Hollywood didn’t know what to do with McGoohan, but he stayed busy on episodes of Columbo (many of which he also directed) and appeared in a short-lived series as the brilliant detective Dr. Sid Rafferty. He was possibly too smart for the film industry, but he wasn’t too stodgy to send up his most famous creation in an episode of The Simpsons.
McGoohan was a maverick in a medium that prides itself on conformity and the lowest common denominator. But his fierce determination to make television better inspired other creative forces to turn out smarter material. For this, we have McGoohan to thank and his output over the years to marvel at.
The New York Times is reporting that Donald E. Westlake is dead. I am exceptionally stunned by this. Westlake was a very important writer. And I hope to have something coherent later. Needless to say, if you haven’t read the Dortmunder books or the Richard Stark Parker novels, get on it now. This man was just about the finest writer in mystery. His loss leaves a staggering chasm that won’t be filled anytime soon.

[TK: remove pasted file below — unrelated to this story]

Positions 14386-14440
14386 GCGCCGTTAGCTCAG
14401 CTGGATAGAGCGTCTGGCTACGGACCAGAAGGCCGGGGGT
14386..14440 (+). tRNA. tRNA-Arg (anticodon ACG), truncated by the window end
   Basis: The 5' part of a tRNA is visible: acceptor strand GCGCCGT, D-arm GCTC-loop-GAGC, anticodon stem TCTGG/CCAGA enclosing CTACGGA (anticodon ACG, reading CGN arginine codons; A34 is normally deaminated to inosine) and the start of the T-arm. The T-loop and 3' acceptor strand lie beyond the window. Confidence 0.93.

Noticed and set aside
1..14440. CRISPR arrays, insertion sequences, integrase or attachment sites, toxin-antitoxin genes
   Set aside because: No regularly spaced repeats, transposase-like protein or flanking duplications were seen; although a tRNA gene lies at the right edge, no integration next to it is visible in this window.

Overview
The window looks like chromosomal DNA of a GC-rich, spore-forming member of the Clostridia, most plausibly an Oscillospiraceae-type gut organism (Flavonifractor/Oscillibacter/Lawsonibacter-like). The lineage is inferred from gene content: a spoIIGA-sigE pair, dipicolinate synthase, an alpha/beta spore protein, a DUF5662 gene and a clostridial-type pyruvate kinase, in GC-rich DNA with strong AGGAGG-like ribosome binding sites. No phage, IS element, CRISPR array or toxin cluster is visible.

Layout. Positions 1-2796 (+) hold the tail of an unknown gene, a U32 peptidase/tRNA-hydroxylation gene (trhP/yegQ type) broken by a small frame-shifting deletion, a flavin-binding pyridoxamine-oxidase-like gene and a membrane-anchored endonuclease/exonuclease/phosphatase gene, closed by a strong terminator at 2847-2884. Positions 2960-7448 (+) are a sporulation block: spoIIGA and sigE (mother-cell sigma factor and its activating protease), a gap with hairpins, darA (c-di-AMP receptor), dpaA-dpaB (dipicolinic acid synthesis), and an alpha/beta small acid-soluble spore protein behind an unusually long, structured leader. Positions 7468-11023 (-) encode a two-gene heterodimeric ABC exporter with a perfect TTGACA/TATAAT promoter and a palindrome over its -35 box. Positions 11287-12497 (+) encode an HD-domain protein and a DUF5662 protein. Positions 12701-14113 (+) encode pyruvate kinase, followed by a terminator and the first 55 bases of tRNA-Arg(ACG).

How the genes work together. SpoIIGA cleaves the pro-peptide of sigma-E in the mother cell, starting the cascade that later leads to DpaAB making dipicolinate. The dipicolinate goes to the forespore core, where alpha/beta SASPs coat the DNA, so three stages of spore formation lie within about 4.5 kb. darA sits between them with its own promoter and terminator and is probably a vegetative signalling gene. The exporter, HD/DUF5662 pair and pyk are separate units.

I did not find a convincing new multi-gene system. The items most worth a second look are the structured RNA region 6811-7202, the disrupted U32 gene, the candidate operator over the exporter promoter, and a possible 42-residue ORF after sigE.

[UPDATE: Assorted links over at Sarah’s.]
A: Is Harold Pinter dead?
B: He is dead.
A: Are you sure?
B: Yes, I’m sure.
A: Well, who will fill his shoes?
B: I will fill his shoes.
A: You will fill his shoes. Are you a playwright?
B: No. Nobody can fill his shoes. I could fill his shoes if I were a playwright. But I’m not.
A: You know, the thing I suspect you’re getting at here is that Harold Pinter was unlike anybody else. But on a more literal level, I suspect you may have shared his shoe size. Assuming that you pay attention to feet. Specifically, the feet of those who contribute significantly to culture. Does anybody really know what Harold Pinter’s shoe size was?